The problem of divine knowledge, focusing on questions of freedom and necessity, finds itself at the intersection of age-old discussions of logic, metaphysics, and ethics. The subject was discussed with particular clarity in the period 1250-1400. Many different solutions were put forward and criticized with an acuity and depth that was never reached again.
One contributor to the discussion, Marsilius of Inghen (d. 1396), is of special importance. He assimilated not only the nominalism and theological developments of the 14th century, but also the ideas of Thomas Aquinas and Bonaventure, resulting in the so-called
via marsiliana. This study determines with great precision Marsilius's position in the debates in the period 1250-1400, often throwing new light on aspects of his philosophy and theology.
The wide scope of his work makes it suitable as a general introduction to medieval thought. Specialists will find it useful for its detailed and in-depth analysis of both
minores. By its clear style and structure, this study will prove useful in contemporary systematic discussions of the subject as well.
The history of universities has long been an object of scholarly research. Nonetheless, the proposed questions and themes have too often been handled in isolation. The present collection, divided into three thematic sections, attempts to connect subjects which are bound together in the context of the idea of the university and the course of its historical realization.
The first section concentrates on the rational process which characterized the development of the university. Section two is devoted to the relationship between the organizational forms of the university and the literary forms of university texts. Section three concerns itself with the differentiation and institutionalization of schools of thought in the later Middle Ages.
The volume contains fourteen studies resulting from new and original research and concludes with an extensive bibliography.
Consolatio Philosophiae is one of those exceptional works that circulated widely throughout such diverse medieval cultures as the schools and universities, the court, and religious houses. It spawned a rich tradition of Latin commentaries and was a major force in shaping vernacular literary traditions, including the works of Jean de Meun, Dante, and Chaucer.
The changing perceptions of the
Consolatio are the subject of this collection of new essays. The first section is devoted to the Latin commentary tradition (William of Conches, Nicholas Trevet, and Pierre d'Ailly). The other sections explore the vernacular traditions (Italian, French, German, English, and Dutch).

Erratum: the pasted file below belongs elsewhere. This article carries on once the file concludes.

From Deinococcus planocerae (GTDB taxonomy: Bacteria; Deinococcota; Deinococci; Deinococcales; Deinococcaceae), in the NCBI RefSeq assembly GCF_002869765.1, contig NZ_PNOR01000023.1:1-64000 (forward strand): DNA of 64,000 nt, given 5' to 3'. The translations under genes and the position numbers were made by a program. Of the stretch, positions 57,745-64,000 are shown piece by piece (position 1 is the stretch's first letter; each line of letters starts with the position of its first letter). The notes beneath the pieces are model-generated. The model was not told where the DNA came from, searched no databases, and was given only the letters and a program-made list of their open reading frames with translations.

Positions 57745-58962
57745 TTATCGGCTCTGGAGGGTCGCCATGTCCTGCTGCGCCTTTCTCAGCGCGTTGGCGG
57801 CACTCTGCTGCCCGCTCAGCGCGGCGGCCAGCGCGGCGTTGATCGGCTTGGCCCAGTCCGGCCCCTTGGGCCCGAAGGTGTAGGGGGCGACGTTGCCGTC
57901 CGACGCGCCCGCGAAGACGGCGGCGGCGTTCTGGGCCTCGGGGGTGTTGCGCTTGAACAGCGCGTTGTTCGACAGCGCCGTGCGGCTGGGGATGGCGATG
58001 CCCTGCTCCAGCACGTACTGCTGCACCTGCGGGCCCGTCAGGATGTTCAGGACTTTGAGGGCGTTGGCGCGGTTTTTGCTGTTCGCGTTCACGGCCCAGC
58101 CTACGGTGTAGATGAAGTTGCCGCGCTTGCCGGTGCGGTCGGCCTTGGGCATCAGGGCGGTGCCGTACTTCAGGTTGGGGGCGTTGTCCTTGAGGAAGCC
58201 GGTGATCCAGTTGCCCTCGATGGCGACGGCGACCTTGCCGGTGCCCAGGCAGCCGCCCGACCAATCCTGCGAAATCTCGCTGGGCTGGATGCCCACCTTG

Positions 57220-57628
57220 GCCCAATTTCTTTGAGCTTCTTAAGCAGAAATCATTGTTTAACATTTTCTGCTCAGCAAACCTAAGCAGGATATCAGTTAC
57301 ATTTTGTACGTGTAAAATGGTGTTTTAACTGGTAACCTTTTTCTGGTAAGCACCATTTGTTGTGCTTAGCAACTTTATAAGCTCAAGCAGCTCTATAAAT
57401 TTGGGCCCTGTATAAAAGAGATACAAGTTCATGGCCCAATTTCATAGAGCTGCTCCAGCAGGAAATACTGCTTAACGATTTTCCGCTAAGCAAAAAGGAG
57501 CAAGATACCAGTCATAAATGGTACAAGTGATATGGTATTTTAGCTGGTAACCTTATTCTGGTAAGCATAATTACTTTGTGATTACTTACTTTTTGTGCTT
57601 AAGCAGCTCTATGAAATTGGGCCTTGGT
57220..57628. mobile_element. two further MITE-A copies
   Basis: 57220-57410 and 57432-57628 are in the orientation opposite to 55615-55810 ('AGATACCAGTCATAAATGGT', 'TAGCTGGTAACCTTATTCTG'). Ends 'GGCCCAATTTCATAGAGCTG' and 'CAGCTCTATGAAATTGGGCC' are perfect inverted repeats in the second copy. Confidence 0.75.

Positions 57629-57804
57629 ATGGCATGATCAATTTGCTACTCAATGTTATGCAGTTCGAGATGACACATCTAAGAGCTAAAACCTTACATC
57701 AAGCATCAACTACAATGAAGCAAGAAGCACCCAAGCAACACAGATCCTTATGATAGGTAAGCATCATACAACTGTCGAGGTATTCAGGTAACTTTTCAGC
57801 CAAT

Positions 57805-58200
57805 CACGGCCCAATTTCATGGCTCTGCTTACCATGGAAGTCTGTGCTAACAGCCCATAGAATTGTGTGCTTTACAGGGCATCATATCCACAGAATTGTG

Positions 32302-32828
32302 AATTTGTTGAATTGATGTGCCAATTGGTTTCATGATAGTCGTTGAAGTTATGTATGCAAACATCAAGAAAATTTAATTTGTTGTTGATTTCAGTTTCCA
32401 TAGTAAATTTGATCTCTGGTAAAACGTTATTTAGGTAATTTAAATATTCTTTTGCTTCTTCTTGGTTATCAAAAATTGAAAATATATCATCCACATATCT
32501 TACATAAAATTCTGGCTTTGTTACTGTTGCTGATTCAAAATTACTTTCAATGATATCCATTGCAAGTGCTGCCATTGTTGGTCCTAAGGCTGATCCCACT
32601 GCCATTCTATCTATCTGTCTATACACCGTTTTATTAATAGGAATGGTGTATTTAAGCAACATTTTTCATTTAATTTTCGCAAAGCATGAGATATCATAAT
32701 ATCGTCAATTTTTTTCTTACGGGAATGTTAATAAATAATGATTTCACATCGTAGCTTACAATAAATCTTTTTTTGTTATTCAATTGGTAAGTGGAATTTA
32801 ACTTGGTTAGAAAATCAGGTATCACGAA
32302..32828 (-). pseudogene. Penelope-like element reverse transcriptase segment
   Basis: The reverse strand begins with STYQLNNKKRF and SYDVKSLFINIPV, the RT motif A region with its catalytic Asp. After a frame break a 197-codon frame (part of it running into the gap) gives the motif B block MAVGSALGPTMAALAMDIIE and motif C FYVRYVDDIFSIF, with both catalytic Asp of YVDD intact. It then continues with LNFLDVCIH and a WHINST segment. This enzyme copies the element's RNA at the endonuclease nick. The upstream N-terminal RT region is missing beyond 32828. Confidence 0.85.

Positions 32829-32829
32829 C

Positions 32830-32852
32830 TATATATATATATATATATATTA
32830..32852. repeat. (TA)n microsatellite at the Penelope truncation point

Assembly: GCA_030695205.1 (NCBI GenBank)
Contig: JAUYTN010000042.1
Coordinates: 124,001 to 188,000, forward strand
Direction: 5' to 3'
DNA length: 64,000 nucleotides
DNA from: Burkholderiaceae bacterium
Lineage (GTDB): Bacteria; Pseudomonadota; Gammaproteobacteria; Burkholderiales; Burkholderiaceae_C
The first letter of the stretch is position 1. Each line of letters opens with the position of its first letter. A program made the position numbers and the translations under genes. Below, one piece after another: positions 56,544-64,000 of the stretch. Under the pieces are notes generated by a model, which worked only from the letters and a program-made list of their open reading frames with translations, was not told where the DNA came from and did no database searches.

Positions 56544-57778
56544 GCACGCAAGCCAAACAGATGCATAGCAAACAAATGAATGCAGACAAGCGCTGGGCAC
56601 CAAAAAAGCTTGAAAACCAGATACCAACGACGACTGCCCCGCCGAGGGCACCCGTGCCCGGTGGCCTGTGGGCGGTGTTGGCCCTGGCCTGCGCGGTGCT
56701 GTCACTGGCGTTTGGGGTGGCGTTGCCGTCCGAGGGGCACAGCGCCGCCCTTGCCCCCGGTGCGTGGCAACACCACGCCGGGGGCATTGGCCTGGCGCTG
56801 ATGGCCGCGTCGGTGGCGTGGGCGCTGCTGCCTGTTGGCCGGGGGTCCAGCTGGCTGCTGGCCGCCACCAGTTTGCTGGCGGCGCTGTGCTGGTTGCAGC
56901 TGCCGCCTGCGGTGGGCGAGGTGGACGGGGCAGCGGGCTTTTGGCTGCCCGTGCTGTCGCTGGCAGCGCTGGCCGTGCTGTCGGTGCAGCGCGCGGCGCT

The book underlines the interactions between the Latin and the vernacular and between literary and scholastic contexts, and the focus throughout is on the intellectual and institutional background of the works discussed.
The German philosophical culture of the Middle Ages is inextricably linked to the thought of Albert the Great. The writings of Albert set a definitive stamp on the mysticism of Eckhart and Tauler as well as on the intellectual traditions of the studia of the Dominican order and the German universities of the later Middle Ages. During this process Albert's thinking was not simply adopted, but was further developed and was frequently given a quite new form by the various fields of intellectual life.
This volume brings together 14 original papers, which deal with Albert's influence from the points of view of mysticism, literature, philosophy, theology and the history of universities. The contributors of the volume are: A. de Libera, W. Haug, C. Vasoli, E. Weber, O. Pluta, K. Flasch, G. Steer, R. Blumrich, R. van den Brandt, Chr. Asmuth, Z. Kaluza, R. Imbach, M. Hoenen, H. Schüppert and R. Pagnoni-Sturlese.
Marsilius of Inghen († 1396) is one of the most intriguing thinkers of the late middle ages. He combines in his writings different intellectual traditions such as Nominalism and Thomism, which he shaped into what came to be known after his death as the
via marsiliana. His works on logic and his commentaries on Aristotle were widely used as textbooks at the late medieval universities and his commentary on the
Sentences played a significant role in 16th century Spanish scholasticism. This volume explores the thinking of Marsilius from different perspectives. Part 1 examines the background of his philosophy and theology. Part 2 discusses his writings. And Part 3 is devoted to the impact of his thought. The book contains original essays by specialists on the subject, some of which are accompanied by partly editions from the manuscripts of hitherto unpublished works.